Total Rating: 
March 7, 2017
April 6, 2017
open run (as of 4/17)
New York
New York
David Stone, Marc Platt, James L. Nederlander
Theater Type: 
Nederlander Theater
Theater Address: 
208 West 41st Street
Running Time: 
2 hrs, 30 min
Book: Doug Wright. Music: Scott Frankel. Lyrics: Michael Korie
Michael Greif
Christopher Gatteli

This show should come with a subtitle: Dueling Divas. It’s the story of two giants of the world of makeup, the Polish-Jewish Helena Rubinstein (Patti LuPone) and the cooler Canadian Wasp, Elizabeth Arden (Christine Ebersole). The scene is New York City, and the time shifts from 1935 through 1964. In the beginning of their reign, “nice” women didn’t wear makeup, and they certainly didn’t fixate on it. So, the job of convincing them that they needed as much artifice as possible was a relentless battle.

The tiny world of cosmetics wouldn’t allow for two Queens, so Rubinstein and Arden slugged it out for the title, and the financial gain. They were both obsessive outsiders who were not helped in the least by the perfidy of the men in their lives. Arden’s husband, Tommy Lewis (John Dossett), was a philanderer and a lush. Rubenstein’s trusted right hand man was the gay blade Henry Fleming (Douglas Sills). Both men proved themselves to be bounders; they switched sides and betrayed secrets.

One of the best scenes in the show involves another man (Erik Liberman) who does his best to curry favor with Arden. He arrives with a gorgeous young woman (Steffanie Leigh) and a hyped-up pitch to sell his collection of many colors of cosmetics. Arden dismisses him, which turns out to be a less-than-wise decision. The salesman is Charles Revson, founder of Revlon. Revson later embraced TV advertising, which both Arden and Rubenstein considered too declassee for their customers. The glamour girl with him is Dorian Leigh who, along with her more famous sister, Suzy Parker, was one of the first supermodels. Leigh, the five-times-married Texan who was said to be an inspiration for Holly Golightly, should have her own play based on her flamboyant life.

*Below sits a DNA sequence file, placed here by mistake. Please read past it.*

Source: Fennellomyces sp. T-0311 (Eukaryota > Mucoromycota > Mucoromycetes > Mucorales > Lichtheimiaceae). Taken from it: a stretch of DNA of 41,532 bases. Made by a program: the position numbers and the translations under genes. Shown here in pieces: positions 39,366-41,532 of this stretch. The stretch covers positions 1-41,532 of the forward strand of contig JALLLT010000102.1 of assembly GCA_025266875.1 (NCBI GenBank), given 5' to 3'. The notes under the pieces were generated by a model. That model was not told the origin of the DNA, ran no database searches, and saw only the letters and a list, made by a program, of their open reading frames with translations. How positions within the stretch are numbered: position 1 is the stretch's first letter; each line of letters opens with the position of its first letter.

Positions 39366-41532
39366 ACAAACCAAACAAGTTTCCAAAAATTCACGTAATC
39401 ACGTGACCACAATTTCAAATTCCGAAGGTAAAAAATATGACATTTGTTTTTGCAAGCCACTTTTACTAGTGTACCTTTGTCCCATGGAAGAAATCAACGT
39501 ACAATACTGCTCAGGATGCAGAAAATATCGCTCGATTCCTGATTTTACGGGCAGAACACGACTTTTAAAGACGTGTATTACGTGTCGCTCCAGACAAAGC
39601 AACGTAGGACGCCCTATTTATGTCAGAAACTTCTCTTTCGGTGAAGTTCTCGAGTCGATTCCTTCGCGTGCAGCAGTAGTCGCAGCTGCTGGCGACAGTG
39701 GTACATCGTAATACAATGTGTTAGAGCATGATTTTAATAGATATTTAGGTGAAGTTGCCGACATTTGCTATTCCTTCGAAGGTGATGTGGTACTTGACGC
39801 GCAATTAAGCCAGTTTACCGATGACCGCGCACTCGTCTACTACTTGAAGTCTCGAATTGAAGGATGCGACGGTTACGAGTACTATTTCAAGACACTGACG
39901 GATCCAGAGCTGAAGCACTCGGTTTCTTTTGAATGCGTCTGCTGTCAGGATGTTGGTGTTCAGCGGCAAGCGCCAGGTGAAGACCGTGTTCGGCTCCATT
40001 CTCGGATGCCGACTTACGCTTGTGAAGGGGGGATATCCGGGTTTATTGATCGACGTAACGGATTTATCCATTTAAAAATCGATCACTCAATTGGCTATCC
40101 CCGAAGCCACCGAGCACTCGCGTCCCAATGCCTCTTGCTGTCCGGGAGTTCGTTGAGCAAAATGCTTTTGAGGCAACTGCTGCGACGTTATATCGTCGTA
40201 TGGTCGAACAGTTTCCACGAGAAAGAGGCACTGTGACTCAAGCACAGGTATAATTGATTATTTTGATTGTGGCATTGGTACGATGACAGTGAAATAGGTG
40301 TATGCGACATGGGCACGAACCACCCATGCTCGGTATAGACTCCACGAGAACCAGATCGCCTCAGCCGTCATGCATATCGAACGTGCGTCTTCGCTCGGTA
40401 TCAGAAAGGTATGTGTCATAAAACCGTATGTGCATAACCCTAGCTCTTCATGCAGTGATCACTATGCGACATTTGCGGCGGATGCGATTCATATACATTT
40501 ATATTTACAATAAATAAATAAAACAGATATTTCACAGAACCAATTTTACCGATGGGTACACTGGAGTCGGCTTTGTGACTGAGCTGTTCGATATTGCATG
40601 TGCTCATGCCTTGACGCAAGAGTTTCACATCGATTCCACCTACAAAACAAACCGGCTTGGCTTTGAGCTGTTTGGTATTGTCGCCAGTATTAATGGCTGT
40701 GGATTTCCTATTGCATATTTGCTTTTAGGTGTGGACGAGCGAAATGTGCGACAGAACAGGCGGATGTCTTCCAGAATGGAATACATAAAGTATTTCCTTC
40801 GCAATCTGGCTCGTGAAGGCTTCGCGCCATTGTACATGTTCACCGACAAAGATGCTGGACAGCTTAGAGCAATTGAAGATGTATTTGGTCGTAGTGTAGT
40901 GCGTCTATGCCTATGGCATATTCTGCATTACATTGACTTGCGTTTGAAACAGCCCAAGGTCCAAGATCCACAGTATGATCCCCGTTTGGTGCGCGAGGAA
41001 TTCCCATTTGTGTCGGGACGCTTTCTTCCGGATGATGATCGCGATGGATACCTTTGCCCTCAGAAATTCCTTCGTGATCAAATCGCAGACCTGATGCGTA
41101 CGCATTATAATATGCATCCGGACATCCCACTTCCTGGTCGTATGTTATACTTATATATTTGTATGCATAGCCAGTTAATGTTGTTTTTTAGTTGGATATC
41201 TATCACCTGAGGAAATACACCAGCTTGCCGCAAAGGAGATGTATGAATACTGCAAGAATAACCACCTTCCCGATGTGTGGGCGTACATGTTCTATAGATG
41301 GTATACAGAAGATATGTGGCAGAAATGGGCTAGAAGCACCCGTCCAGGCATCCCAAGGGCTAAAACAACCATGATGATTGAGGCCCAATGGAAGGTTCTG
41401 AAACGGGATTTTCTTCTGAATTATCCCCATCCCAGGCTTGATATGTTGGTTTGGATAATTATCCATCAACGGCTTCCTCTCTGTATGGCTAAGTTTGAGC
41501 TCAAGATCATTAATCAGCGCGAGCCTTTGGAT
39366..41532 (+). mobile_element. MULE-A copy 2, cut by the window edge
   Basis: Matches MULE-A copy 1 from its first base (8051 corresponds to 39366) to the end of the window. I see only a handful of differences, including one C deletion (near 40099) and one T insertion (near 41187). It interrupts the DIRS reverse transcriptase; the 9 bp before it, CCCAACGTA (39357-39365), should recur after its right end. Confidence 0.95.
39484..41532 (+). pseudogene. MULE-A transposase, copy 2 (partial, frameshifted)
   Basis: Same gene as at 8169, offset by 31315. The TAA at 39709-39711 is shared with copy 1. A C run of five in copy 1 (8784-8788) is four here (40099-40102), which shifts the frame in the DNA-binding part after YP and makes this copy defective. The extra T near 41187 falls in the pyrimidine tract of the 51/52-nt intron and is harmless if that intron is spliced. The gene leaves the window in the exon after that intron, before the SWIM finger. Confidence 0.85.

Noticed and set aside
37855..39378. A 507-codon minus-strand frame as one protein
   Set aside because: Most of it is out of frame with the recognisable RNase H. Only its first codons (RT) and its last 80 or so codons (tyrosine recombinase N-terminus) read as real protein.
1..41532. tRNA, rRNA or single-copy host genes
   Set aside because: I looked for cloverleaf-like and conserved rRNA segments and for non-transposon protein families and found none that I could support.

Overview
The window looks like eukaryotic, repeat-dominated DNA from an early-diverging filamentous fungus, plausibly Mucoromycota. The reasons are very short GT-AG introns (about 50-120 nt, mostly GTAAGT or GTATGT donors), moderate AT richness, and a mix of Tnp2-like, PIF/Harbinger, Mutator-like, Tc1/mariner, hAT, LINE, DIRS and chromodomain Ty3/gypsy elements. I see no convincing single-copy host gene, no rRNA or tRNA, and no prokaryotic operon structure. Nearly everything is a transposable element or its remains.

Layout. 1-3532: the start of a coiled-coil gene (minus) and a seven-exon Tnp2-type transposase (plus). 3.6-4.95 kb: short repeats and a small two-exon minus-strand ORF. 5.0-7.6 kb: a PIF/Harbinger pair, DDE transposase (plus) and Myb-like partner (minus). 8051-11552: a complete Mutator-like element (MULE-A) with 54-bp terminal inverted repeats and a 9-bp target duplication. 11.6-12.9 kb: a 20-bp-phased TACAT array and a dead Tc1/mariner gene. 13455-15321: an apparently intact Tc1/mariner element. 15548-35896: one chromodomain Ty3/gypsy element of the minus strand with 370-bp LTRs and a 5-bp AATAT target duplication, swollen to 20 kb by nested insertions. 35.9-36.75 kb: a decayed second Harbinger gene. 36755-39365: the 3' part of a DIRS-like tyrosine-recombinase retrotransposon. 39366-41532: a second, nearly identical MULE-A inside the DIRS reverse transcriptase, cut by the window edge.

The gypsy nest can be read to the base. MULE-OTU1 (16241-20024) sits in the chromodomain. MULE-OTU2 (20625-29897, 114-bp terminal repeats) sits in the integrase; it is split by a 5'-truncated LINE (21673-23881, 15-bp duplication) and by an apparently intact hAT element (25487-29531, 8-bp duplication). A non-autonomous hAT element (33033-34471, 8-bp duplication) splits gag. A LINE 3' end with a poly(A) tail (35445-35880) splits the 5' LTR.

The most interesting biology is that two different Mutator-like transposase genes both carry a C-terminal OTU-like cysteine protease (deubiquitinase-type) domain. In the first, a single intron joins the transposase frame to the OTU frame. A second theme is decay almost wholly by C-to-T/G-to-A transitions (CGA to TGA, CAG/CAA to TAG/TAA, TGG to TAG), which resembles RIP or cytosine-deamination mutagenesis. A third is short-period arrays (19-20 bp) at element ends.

The constant backdrop for War Paint is an antiseptic, rather depressing displays of the bottles apparently used in formulating cosmetics and face cremes. This production could benefit by being less austere, more glamourous. But the patrons at the theater don’t really care. They’re here to experience the potent magnetism of LuPone, and to a lesser degree, Ebersole. With this in mind, the program is more a series of solos than an integrated offering.

War Paint drags at times, and I found myself wishing for an infusion of enthusiasm in the script. But the opportunity to see real theater royalty like LuPone and Ebersole makes up for any deficiencies in pace or staging. All we need is to see them in their costumes and yes, their war paint, and we know at once that we’re in the capable hands of modern-day legends.

Patti LuPone, Christine Ebersole, John Dossett, Douglas Sills, Barbara Jo Bednarczuk, Patti Cohenour, Mary Ernster, Tom Galantich, David Girolmo, Joanna Glushak, Chris Hoch, Mary Claire King, Steffanie Leigh, Erik Liberman, Barbara Marineau, Donna Migliaccio, Stephanie Jae Park, Jennifer Rias, Angel Reda, Tally Sessions
Sets: David Korins, Costumes: Catherine Zuber, Lighting: Kenneth Posner
Michall Jeffers
Date Reviewed: 
April 2017